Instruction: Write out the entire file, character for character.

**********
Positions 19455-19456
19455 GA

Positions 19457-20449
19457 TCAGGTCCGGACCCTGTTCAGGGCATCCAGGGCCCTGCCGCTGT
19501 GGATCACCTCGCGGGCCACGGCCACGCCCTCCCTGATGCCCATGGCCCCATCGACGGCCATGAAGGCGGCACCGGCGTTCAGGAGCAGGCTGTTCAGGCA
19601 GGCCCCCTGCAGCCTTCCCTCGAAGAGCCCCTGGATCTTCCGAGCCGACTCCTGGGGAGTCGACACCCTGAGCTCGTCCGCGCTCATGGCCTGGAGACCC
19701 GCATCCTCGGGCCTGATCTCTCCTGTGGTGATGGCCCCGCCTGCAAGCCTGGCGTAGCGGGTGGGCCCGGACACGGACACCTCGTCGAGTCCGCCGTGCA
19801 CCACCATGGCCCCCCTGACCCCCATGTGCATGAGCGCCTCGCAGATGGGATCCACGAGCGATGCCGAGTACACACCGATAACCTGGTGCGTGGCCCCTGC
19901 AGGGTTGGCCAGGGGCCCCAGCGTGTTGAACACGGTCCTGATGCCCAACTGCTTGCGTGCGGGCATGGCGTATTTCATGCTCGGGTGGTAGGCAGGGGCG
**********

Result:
Positions 19455-19456
19455 GA

Positions 19457-20449
19457 TCAGGTCCGGACCCTGTTCAGGGCATCCAGGGCCCTGCCGCTGT
19501 GGATCACCTCGCGGGCCACGGCCACGCCCTCCCTGATGCCCATGGCCCCATCGACGGCCATGAAGGCGGCACCGGCGTTCAGGAGCAGGCTGTTCAGGCA
19601 GGCCCCCTGCAGCCTTCCCTCGAAGAGCCCCTGGATCTTCCGAGCCGACTCCTGGGGAGTCGACACCCTGAGCTCGTCCGCGCTCATGGCCTGGAGACCC
19701 GCATCCTCGGGCCTGATCTCTCCTGTGGTGATGGCCCCGCCTGCAAGCCTGGCGTAGCGGGTGGGCCCGGACACGGACACCTCGTCGAGTCCGCCGTGCA
19801 CCACCATGGCCCCCCTGACCCCCATGTGCATGAGCGCCTCGCAGATGGGATCCACGAGCGATGCCGAGTACACACCGATAACCTGGTGCGTGGCCCCTGC
19901 AGGGTTGGCCAGGGGCCCCAGCGTGTTGAACACGGTCCTGATGCCCAACTGCTTGCGTGCGGGCATGGCGTATTTCATGCTCGGGTGGTAGGCAGGGGCG